What to watch aside from Wil­liams’ Grand Slam bid at the US Open

The China Post - - SPORTS - BY HOWARD FEN­DRICH

There is no ques­tion that the most talked­about topic head­ing into the U.S. Open is Ser­ena Wil­liams’ Grand Slam bid. Even if she does dom­i­nate the con­ver­sa­tion, a cer­tain “Big Four” of men’s ten­nis will pro­vide plenty to dis­cuss, too, as usual.

No. 1-seeded Novak Djokovic, for ex­am­ple, has been nearly as dom­i­nant as Wil­liams in 2015. He won the Aus­tralian Open, was the run­ner-up at the French Open, then won Wim­ble­don, part of a 56-5 sea­son that in­cludes six ti­tles and 10 con­sec­u­tive ap­pear­ances in tour­na­ment fi­nals.

Given his ex­cel­lence on hard courts, it’s hard to be­lieve he’s earned the tro­phy only once at Flush­ing Mead­ows.

Five-time U.S. Open win­ner Roger Fed­erer is 34, hasn’t won a Grand Slam cham­pi­onship in more than three years — and yet the No. 2-seeded Swiss star might just be as much of a threat as any­one to be in Arthur Ashe Sta­dium on the sec­ond Sun­day. He made it all the way to the fi­nal at Wim­ble­don be­fore los­ing to Djokovic, then beat the Serb for the hard-court Cincinnati Mas­ters ti­tle this month.

“Still not very happy with my form and with my game,” Djokovic said af­ter that loss to Fed­erer, “but I have a week to work on it.”

No. 3 Andy Mur­ray also de­feated Djokovic in a hard-court fi­nal in Au­gust, at Mon­treal, and has made it to two semi­fi­nals and one fi­nal at this year’s ma­jors. Like Djokovic and Fed­erer, he is a past U.S. Open cham­pion.

Rafael Nadal is worth keep­ing an eye on for the sim­ple rea­son that no one quite knows how well he’ll play. He hardly has per­formed up to the stan­dards that earned 14 Grand Slam ti­tles, in­clud­ing two at the U.S. Open, and is seeded only No. 8. Nadal faces what could be a truly tough test in his open­ing match against 18-year-old Borna Coric. Get past that, then win three more matches, and Nadal could face Djokovic in the quar­ter­fi­nals.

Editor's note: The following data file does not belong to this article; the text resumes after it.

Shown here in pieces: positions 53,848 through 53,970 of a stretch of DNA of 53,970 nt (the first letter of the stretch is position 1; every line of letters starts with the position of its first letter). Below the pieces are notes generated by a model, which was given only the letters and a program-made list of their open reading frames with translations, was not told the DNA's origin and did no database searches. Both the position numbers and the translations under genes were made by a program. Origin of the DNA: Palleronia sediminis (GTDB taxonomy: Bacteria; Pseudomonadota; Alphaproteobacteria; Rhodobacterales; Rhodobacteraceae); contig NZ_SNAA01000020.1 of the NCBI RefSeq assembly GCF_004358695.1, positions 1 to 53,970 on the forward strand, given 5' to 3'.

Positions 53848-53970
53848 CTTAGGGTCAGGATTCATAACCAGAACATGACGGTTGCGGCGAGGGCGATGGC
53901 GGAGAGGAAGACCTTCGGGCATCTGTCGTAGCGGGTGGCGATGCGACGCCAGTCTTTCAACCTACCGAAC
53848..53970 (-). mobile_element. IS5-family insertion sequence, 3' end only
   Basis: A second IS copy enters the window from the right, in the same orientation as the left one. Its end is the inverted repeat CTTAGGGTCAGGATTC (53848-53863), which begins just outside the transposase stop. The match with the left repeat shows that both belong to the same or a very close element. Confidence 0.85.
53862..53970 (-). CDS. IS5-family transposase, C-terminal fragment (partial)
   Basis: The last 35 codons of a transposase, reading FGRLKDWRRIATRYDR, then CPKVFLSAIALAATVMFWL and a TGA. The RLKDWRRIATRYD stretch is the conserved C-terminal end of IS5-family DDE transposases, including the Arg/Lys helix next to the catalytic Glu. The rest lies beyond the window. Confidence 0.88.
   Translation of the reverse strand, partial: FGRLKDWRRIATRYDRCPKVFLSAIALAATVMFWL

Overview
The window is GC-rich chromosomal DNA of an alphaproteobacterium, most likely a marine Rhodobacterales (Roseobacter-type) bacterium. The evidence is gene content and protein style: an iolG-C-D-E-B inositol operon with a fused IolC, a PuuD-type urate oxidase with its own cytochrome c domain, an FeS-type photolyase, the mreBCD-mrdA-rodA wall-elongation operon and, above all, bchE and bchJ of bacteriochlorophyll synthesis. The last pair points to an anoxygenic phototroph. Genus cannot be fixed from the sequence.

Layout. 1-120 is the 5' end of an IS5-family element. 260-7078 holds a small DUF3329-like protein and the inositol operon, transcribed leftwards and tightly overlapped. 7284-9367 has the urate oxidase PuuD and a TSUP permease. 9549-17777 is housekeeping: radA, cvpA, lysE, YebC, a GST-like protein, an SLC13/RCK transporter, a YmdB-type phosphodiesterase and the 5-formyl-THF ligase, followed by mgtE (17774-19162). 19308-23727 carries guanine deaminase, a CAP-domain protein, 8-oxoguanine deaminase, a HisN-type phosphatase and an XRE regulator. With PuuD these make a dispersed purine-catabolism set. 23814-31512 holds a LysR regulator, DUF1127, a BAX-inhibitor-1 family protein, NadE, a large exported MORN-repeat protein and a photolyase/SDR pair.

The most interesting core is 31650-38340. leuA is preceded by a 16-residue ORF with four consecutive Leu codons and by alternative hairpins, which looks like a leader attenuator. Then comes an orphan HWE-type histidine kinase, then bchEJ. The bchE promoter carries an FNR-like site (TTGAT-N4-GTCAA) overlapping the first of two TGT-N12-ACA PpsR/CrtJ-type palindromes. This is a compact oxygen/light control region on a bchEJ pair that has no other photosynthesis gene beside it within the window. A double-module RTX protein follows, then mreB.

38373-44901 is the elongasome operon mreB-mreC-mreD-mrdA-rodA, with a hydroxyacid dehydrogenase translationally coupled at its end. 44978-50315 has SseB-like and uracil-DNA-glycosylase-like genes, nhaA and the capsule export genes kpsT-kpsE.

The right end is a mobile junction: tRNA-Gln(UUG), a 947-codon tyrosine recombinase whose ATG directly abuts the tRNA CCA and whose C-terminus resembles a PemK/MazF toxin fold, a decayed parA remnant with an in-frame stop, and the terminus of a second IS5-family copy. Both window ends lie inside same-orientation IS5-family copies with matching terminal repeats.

Here are other things to watch at the U.S. Open, which be­gins Mon­day in New York:

Shara­pova’s Chances

Maria Shara­pova is a five-time ma­jor cham­pion, in­clud­ing at the 2006 U.S. Open, but she’s hardly match-ready. She hasn’t com­peted since her semi­fi­nal loss to Wil­liams at Wim­ble­don in July, side­lined since by an in­jured right leg. “You al­ways have to be­lieve in the abil­ity to go through the lit­tle things that you might have,” Shara­pova said. “There’s no ath­lete who’s ever 100 per­cent healthy.”

Kyr­gios and Wawrinka

Mur­ray’s first-round op­po­nent is Nick Kyr­gios, a 20-year-old Aus­tralian who has been in the head­lines for all the wrong rea­sons re­cently. Dur­ing a match in Au­gust, a court­side mi­cro­phone picked up Kyr­gios telling his op­po­nent, two-time ma­jor cham­pion Stan Wawrinka, that another Aus­tralian player had slept with Wawrinka’s girl­friend. Kyr­gios was fined by the ATP — and is on pro­ba­tion for the next six months, with an ad­di­tional fine and a 28-day sus­pen­sion threat­ened. Both Kyr­gios and Wawrinka will be deal­ing with that episode’s fall­out.

Fed­erer’s New Re­turn

Fed­erer showed off a new, netrush­ing, half-volley re­turn in Cincinnati, so it will be in­ter­est­ing to see how much he uses that at the U.S. Open. “I’ll al­ways mix it up,” he said, “and make it, I guess, un­com­fort­able for my op­po­nent.”

Fish’s Farewell

Mardy Fish, a 32-year-old Amer­i­can once ranked in the top 10, will be play­ing the fi­nal tour­na­ment of his ca­reer af­ter deal­ing with anx­i­ety dis­or­der, which forced him to with­draw from the 2012 U.S. Open. His first-round op­po­nent is 102nd-ranked Marco Cecchi­nato of Italy, who has never played a Grand Slam match and is 0-6 in tourlevel matches.

Rais­ing the Roof

Fans still have to sit out rain de­lays at Arthur Ashe Sta­dium for one more year, but they’ll get a break from the sun. The frame­work to sup­port a re­tractable roof has been in­stalled above the tour­na­ment’s main court, pro­vid­ing shade for part of the up­per deck, which used to bake on hot days. The fully op­er­a­tional roof is sched­uled to be in place for the 2016 U.S. Open. Four new video screens also have been added at Ashe, re­plac­ing the pre­vi­ous two.

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